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More often than not, superpowers, rather than causing regional conflicts, were reluctantly drawn into them." How far does your study of the Cold War in the period 1950-80 supports this view?

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1. "More often than not, superpowers, rather than causing regional conflicts, were reluctantly drawn into them." How far does your study of the Cold War in the period 1950-80 supports this view? The period of 1950 to 1980 saw the Cold War spread from the traditional playing field of Europe to other parts of the world. However it is quite clear that the USA and the Soviet Union played only a marginal role in originating these conflicts-at the most setting up the basic framework for it to occur. Furthermore, when they did get involved they each did so to varying degrees. The USA seemed to be much more motivated and interested in involving themselves, while the Soviet Union was more apprehensive. Therefore, to say that both superpowers "were reluctantly drawn into them (the conflicts)" is not completely true. To illustrate my point I will analyse the Korean and Vietnam wars. There is strong evidence to suggest that US entered the Korean War fairly voluntarily. Firstly, the US was motivated by strong security interests. They misperceived the North's invasion to be Soviet instigated and an attempt to spread communist ideology into Asia. ...read more.


Thus Truman felt he had to prove them wrong by taking a harder approach against communism. Also, the US felt that the loss of Vietnam would put a strain of the security of not only Japan but the whole Eastern Pacific which included countries such as Australia and India. Very much in tangent with this, is concerns over the domino theory (invented during this time), where the US believed that if Vietnam fell so would the countries around it, and then the countries around those countries and so on. Thus, they felt they had to stop this communist expansion before it got out of hand. John W. Mason tell us in his book, "The Cold War 1945-1991", that: The Eisenhower administration saw Ho Chi Minh as an instrument of international communism and claimed that the loss of Indochina would have a disastrous effect on the rest of South-east Asia. The domino theory-later to be ridiculed by critics of the Vietnam War-was born."3 Furthermore, US were not only motivated by strategic concerns but also political and economic ones as well. Firstly, US wished to help France, so as to build upon already present friendship and obtain French support in NATO. ...read more.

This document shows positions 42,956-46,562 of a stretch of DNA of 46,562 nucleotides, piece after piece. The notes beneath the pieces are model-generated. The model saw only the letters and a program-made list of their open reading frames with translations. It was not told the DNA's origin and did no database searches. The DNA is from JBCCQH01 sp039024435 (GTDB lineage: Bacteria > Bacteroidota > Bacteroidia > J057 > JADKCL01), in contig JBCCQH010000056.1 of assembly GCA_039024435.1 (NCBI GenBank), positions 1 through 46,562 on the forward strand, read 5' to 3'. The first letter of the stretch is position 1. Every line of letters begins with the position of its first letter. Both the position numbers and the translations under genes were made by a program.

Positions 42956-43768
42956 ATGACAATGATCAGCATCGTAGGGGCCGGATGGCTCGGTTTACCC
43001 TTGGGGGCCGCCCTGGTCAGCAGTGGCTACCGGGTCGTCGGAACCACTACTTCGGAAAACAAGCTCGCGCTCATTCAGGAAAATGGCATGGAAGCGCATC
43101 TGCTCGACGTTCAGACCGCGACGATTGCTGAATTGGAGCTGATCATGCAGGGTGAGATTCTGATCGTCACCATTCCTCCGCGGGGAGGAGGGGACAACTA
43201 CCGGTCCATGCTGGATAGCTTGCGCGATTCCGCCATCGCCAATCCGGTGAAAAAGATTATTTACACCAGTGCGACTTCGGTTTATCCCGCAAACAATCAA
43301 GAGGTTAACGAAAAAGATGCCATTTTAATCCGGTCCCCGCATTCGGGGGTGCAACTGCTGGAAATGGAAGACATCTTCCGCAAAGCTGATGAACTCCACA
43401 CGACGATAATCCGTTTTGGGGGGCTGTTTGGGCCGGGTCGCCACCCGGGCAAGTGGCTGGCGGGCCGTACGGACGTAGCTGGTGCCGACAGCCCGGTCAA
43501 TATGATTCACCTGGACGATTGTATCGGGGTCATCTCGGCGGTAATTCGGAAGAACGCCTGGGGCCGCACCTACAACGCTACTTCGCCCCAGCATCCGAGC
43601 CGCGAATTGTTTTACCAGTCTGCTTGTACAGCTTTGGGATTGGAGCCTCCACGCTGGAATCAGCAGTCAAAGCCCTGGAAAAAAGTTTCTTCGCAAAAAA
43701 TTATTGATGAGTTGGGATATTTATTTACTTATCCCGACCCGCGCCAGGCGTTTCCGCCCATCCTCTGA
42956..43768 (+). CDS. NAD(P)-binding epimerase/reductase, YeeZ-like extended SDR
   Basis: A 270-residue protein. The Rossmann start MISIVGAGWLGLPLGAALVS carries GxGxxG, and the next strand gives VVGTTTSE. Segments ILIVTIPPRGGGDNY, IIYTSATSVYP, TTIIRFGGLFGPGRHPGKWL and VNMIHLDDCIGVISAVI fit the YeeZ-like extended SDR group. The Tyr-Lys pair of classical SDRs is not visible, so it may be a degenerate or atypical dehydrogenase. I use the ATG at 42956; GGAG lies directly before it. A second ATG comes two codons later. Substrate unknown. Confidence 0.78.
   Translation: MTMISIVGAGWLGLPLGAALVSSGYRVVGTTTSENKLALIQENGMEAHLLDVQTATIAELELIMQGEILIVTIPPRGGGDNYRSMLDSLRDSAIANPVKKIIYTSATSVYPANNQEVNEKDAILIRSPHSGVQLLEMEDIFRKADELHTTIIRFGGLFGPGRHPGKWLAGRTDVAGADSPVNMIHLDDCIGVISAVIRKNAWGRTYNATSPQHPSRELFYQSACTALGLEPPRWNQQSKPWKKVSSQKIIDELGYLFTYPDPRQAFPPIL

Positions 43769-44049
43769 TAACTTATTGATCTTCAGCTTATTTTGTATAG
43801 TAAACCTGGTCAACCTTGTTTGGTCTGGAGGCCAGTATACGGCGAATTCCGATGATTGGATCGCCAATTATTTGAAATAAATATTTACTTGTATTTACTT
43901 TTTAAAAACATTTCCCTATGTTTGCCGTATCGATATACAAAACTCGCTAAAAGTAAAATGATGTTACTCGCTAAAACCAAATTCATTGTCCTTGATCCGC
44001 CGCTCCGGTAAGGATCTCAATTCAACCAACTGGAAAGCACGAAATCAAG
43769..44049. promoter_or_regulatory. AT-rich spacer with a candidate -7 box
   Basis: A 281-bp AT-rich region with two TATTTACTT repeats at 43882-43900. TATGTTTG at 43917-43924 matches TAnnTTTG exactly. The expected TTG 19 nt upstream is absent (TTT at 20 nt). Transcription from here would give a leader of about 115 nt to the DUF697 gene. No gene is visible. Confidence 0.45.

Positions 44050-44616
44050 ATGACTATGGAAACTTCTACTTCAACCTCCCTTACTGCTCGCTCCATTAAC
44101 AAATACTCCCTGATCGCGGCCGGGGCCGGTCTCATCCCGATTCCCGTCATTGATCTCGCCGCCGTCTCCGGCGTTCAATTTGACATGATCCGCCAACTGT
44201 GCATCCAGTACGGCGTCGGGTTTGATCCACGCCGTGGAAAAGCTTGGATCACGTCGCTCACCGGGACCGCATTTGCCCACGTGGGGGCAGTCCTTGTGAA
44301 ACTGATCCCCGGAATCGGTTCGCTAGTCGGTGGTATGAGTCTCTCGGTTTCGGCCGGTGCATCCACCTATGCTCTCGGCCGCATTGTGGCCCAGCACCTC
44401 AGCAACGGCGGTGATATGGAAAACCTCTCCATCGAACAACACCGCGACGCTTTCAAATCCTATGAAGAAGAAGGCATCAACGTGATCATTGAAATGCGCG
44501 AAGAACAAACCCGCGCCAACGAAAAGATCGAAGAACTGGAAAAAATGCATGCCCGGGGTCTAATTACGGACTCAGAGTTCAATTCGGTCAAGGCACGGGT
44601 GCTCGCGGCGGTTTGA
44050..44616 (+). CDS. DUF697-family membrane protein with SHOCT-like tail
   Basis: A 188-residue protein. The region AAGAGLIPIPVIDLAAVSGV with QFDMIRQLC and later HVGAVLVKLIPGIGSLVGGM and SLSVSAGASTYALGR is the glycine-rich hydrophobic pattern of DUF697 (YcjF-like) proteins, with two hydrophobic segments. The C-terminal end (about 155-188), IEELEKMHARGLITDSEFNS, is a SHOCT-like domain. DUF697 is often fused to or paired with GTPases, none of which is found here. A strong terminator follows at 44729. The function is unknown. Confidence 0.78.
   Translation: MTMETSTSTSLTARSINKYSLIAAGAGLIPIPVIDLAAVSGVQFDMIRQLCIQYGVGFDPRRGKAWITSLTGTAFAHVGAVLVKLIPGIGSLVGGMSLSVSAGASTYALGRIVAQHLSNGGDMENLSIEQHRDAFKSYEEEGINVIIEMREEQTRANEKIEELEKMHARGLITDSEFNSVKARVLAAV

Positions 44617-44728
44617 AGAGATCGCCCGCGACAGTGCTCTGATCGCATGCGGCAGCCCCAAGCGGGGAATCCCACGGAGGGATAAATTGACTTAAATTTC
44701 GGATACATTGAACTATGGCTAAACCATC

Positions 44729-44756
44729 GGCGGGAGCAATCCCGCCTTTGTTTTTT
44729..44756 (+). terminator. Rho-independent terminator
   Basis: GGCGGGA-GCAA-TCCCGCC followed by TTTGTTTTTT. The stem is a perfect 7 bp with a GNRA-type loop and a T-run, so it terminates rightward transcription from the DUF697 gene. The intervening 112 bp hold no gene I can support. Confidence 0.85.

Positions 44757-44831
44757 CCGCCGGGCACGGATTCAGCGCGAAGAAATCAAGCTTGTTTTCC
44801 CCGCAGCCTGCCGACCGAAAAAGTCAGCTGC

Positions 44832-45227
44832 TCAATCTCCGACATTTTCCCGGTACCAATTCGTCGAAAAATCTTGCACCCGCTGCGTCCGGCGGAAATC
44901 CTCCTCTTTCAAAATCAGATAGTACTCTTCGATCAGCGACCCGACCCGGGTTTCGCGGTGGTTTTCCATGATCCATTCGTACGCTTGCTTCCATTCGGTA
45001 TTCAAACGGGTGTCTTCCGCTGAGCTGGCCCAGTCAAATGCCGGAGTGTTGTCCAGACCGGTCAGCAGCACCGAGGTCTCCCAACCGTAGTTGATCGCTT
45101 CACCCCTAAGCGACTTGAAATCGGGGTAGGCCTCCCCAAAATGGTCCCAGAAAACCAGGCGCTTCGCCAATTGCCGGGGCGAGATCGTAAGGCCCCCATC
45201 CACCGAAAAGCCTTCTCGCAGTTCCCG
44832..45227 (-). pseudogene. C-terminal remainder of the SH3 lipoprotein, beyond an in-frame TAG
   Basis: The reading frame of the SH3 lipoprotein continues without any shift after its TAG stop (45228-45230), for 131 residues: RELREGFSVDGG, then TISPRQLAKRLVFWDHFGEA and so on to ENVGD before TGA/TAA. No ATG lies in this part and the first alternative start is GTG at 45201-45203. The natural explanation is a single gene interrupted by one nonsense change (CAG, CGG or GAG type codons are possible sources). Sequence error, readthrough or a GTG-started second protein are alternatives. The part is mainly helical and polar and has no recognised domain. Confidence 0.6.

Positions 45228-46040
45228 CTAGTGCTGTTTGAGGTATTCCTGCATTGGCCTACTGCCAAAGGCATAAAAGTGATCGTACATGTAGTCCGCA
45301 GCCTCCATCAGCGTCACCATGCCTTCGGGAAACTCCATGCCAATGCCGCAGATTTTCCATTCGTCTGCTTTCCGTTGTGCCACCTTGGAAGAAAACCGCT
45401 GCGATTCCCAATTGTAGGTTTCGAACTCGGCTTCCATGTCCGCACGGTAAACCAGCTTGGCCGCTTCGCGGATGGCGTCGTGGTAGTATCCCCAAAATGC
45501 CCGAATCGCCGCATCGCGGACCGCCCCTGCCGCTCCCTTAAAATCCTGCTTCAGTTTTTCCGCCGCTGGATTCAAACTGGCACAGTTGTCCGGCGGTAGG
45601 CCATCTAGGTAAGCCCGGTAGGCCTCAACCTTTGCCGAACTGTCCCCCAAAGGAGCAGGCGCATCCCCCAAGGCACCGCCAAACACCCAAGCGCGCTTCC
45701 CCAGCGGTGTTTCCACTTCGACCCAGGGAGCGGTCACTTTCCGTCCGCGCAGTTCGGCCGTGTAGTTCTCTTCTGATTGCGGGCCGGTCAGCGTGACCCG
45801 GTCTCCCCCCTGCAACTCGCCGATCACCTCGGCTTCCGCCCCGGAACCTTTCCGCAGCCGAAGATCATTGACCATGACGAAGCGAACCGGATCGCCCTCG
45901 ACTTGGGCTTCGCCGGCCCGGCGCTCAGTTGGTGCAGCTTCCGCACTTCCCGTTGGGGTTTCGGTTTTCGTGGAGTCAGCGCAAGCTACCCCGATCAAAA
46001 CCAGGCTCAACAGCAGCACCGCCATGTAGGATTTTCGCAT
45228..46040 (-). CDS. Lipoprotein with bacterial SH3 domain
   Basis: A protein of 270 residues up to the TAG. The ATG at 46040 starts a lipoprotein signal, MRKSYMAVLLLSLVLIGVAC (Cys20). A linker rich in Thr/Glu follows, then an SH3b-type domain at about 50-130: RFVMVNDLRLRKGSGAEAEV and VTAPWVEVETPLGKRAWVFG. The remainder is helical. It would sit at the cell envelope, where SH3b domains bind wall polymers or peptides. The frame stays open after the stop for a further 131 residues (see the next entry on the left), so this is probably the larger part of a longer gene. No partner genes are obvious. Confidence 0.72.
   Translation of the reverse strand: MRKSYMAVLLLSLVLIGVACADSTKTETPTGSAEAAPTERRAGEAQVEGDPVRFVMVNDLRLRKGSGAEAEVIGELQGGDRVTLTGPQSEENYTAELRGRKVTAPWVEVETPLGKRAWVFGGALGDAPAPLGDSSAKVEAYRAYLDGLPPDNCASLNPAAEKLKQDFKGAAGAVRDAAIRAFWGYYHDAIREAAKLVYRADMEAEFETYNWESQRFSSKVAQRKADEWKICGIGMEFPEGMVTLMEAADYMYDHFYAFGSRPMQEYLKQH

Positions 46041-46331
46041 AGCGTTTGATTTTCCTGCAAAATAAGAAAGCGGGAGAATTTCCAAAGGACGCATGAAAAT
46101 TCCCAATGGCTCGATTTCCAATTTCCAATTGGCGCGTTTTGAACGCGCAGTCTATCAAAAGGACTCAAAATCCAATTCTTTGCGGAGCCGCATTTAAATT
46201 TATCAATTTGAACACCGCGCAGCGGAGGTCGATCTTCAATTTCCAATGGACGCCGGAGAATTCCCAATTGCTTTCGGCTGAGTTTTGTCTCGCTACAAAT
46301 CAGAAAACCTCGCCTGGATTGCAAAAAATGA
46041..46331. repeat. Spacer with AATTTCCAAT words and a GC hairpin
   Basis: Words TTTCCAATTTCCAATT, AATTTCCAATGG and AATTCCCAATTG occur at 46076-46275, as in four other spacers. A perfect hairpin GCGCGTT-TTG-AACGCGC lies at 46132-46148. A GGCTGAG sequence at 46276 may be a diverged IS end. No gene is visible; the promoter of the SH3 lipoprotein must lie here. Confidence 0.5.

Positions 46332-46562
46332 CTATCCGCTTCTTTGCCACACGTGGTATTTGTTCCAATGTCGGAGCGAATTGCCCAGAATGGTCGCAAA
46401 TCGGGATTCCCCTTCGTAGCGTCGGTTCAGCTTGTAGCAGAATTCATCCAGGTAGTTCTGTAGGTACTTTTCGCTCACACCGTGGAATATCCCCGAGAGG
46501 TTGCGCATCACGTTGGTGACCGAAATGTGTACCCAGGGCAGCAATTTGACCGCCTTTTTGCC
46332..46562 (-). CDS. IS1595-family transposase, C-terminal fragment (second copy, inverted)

Perhaps the most important point which shows how reluctant the Soviet Union was in getting involved in the war was the fact that pressed for a quick and peaceful end to it. They got involved due to obligation, maintained as limited role as possible and wanted to get out at the first opportunity. It can thus be seen that the degree of involvement varied depending on the superpower. While neither superpower played a significant role in originating either conflicts, the US got more involved in them as compared to the Soviets. This was mainly due to the fact that the US had a greater interest in these conflicts than the Soviets, and thus were more strongly motivated to intervene. Thus, it can be said that US were fairly voluntary in their involvement in these regional conflicts, as they sought to further their own interests. US actions and policies during these conflicts also seemed to suggest voluntary involvement as they seldom showed signs of disengagement but rather tended towards escalation. The Soviets however, very much unmotivated to get involved, were cautious with regards to their involvement in the wars, playing as limited a role as possible. Thus one cannot say that the statement, is completely true, though it may be to a fairly large extent. ...read more.

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